Africans actually run multiple businesses. When you drive two hours north from Nairobi, you eventually end up in Kerugoya. In case you are planning to stay the night, the chances are that you will opt for Roswam Hotel. Having a chat with the owner, I found out that he also runs a sizable farm.
He laughed when I asked: “Is it to offer your clients fresh produce?”
Instead, he said it was more to finance the expansion of the hotel as it required sizable amounts of cash in one go. That’s what the farm provided whenever a harvest was sold.
Diversification is much more than mitigating risk. It offers access to capital, provides smart ways to leverage resources, and secures employment for relatives.
Typically, even those who are in formal employment start a business on the side. For example, Esther Wambui, a friend of my Kenyan wife who worked as a manager for oil giant Total, also imported cars from Japan. These side-hustles bring in extra cash, paying for such things as schooling, but also constitute an important part of future retirement income.
Executives in the West often wonder how to encourage a more entrepreneurial spark among their employees. But being an entrepreneur is nothing exceptional in Lagos, Kigali, or Addis Ababa.
Western organisations could leverage this if they are prepared to embrace a bit of 'let’s give it a shot and sort things out as they happen'.
Migration is the jet-fuel of growth
A persistent Western myth is that migration is bad for Africa. These stories about the negative impact of a 'brain drain' fit well with a right-wing ideology suggesting that African migrants are not loyal citizens of their nations.
What they forget is that migration is much more complex and not a one-way street either. Two considerations are crucial here.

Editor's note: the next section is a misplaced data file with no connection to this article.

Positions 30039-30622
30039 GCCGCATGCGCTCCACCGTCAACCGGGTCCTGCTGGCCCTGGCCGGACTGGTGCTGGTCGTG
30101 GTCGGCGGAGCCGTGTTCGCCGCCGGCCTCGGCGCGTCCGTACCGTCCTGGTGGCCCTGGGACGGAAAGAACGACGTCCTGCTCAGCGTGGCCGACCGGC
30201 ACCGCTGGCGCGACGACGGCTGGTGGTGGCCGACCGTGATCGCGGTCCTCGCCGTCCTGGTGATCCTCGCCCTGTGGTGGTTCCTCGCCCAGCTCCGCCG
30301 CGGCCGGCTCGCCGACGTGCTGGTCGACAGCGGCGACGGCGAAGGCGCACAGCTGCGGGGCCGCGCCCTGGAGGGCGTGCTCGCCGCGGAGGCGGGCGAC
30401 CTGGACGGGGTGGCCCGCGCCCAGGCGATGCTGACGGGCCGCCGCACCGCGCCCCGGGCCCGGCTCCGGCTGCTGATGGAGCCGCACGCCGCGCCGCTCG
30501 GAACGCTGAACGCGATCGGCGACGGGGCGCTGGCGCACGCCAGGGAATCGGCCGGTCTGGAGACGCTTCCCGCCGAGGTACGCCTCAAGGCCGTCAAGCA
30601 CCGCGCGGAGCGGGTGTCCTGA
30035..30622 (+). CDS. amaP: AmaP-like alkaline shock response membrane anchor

First, migrants are a crucial financial back-up for many communities in Africa. When an unexpected financial need pops up, it is those abroad who are often in a position to help out.
In many cases it is also remittances which provide the seed money for new businesses. It’s smart money, as those who give have a good sense of who is capable of running a business.
Remittances to Nigeria were around $18 billion in 2021 and made up almost 20 per cent of The Gambia’s GDP in the same year. While in 2019 the flow of remittances overtook foreign direct investment and development aid for low and middle income countries.
Second, many migrants return home with capital, useful skills, and important networks. Sudhir Ruparelia used his savings from the UK – where he worked as a cab driver in the main – to start a business empire that turned him into one of the richest men in Africa.
The importance of newly-acquired skills is highlighted by Verve KO, a Nairobi-based Enterprise Resource Planning (ERP) software player. One of the founders developed computer programming expertise while studying at MIT in the US.
And Nobel International Business School would hardly have taken off without the network that founder Kwaku Atuahene-Gima developed as a internationally-known professor specialising in innovation.
My point here is obvious. The growth I saw in Africa would not be possible without migration. And when you next see a young African migrant in Europe or the US, don’t see them as somebody to pity but as a potential future business tycoon.
Follow Christian Stadler on Twitter @EnduringSuccess.